Date of Award
Doctor of Philosophy
Lisa M. Larson
Multiple theories regarding vocational choice have suggested that personality may be meaningfully related to vocational interest and vocational self-efficacy (Barrick, Mount, & Gupta, 2003; Larson and Borgen, 2006; Larson, Rottinghaus, & Borgen, 2002; Nauta, 2007), as well as the underlying mechanism (Hansen et al., 2011). One limitation in the literature of understanding the linkages between personality traits and interest and self-efficacy may be that personality traits have only been conceptualized from two dominant models, namely the Big Five (Costa & McCrae, 1992) and the Big Three (Tellegen, 2000). As discussed by Larson (2011), the use of additional models of personality may lead to greater understanding of key factors of vocational interest and self-efficacy. Using the constructs of the behavioral activation system (BAS) and behavioral inhibition system (BIS) as defined by Gray’s (1990) Reinforcement Sensitivity Theory (RST) of personality, the purpose of this study was to determine if BAS and BIS related to vocational interest and self-efficacy. Data was collected through an online survey, and a sample of 265 college students with an average age of 19.62 years old (SD = 2.81) from a large Midwestern university was obtained. Correlations between vocational interest, as measured by the Strong Interest Inventory (Donnay, Thompson, Morris, & Schaubhut, 2005), confidence, as measured by the Skills Confidence Inventory (Betz, Borgen, & Harmon, 2005), and BIS and BAS, as measured by the BIS/BAS scale (Carver & White, 1994) were calculated. BAS was found to be meaningfully correlated with both enterprising interest and confidence, as well as global liking of vocational activities. BIS was found to be negatively correlated with indifferent responses and realistic interests. Limitations, implications, and future areas of research are discussed.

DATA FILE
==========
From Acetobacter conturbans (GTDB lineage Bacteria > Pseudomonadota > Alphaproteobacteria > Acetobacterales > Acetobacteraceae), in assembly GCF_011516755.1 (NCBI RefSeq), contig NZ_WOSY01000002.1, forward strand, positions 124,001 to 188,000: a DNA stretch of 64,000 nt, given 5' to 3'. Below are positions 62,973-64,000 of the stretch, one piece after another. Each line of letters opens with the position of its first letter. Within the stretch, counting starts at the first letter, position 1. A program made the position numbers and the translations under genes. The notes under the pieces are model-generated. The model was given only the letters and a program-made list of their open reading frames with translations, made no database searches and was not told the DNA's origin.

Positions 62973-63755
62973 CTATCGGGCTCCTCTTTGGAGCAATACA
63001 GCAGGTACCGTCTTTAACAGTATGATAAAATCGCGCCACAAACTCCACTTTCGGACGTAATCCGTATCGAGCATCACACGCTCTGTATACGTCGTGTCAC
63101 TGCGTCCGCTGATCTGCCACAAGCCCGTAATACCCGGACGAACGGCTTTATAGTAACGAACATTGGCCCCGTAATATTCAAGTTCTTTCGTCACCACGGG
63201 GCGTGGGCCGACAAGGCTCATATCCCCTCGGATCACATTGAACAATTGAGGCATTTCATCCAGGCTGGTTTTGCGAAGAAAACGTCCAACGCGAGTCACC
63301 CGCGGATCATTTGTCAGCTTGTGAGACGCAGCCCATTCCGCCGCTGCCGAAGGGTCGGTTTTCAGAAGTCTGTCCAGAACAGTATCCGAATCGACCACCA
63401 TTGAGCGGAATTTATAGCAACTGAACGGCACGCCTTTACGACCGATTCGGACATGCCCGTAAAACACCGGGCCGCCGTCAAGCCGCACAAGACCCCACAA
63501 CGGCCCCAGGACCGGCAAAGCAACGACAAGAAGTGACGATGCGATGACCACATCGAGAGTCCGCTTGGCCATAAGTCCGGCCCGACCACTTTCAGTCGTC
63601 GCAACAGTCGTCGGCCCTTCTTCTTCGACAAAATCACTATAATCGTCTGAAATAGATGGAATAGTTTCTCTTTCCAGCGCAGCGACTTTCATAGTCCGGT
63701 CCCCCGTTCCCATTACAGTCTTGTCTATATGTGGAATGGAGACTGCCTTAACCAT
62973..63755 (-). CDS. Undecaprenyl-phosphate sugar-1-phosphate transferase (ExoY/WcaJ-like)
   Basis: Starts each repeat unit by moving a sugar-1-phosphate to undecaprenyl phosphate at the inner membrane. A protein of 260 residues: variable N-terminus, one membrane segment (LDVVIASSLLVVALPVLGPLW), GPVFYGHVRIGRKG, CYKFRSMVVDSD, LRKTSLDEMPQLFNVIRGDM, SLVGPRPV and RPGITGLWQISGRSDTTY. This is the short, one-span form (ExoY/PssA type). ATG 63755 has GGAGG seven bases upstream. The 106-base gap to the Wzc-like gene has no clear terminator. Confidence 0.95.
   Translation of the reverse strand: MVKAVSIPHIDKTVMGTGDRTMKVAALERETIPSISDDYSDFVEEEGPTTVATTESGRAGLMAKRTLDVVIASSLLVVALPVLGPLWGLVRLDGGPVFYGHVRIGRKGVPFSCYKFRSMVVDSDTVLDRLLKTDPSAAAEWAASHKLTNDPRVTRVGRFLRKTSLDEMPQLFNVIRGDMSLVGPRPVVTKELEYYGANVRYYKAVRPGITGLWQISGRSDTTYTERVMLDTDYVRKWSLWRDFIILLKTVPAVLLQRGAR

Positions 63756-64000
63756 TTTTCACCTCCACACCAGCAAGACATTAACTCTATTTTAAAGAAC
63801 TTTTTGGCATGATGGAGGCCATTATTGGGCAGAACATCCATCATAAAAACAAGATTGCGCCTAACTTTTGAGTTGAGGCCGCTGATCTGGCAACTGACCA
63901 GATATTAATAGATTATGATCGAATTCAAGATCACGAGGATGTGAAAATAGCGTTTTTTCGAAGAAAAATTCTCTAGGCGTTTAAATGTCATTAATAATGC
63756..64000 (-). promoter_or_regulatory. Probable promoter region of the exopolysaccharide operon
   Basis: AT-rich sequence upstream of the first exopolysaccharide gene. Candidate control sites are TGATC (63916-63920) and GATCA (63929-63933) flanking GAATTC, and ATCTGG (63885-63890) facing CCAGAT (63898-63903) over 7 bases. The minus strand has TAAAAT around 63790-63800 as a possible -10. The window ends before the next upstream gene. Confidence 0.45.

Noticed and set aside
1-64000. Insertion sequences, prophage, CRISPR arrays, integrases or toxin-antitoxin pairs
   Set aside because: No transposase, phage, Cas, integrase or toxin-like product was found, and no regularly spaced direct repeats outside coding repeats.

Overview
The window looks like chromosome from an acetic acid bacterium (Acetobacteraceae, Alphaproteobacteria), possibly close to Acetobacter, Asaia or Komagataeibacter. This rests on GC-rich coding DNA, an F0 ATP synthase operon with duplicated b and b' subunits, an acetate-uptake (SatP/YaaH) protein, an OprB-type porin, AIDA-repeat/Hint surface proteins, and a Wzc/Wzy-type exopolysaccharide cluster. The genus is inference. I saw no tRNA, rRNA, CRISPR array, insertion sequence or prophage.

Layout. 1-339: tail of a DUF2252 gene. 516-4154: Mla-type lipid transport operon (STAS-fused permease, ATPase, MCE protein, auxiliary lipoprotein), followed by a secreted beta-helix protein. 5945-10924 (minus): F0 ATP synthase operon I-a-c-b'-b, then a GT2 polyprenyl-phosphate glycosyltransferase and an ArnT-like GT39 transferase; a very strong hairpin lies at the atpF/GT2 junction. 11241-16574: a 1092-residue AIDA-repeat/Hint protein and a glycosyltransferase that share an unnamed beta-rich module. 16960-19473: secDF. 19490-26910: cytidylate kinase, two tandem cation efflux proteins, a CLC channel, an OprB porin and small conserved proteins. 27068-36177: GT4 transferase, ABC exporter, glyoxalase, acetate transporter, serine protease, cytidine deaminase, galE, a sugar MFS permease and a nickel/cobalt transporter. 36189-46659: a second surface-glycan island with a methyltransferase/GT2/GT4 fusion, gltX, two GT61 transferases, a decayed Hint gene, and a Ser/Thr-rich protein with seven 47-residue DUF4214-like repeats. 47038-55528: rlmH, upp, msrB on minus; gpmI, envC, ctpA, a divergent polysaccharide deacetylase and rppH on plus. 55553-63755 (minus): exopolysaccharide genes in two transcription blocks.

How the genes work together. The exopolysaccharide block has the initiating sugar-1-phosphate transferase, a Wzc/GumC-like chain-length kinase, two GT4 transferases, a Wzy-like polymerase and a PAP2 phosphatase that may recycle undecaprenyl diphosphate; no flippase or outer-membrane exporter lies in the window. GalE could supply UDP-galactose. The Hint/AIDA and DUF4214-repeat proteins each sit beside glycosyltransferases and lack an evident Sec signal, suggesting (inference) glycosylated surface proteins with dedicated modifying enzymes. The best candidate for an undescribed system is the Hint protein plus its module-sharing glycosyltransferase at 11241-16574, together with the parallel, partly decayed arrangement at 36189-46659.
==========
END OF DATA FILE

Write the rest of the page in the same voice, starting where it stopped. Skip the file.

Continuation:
Dustin Forrest Baker
Baker, Dustin Forrest, "Relation of Reinforcement Sensitivity on Vocational Interest and Self-Efficacy" (2016). Graduate Theses and Dissertations. 15872.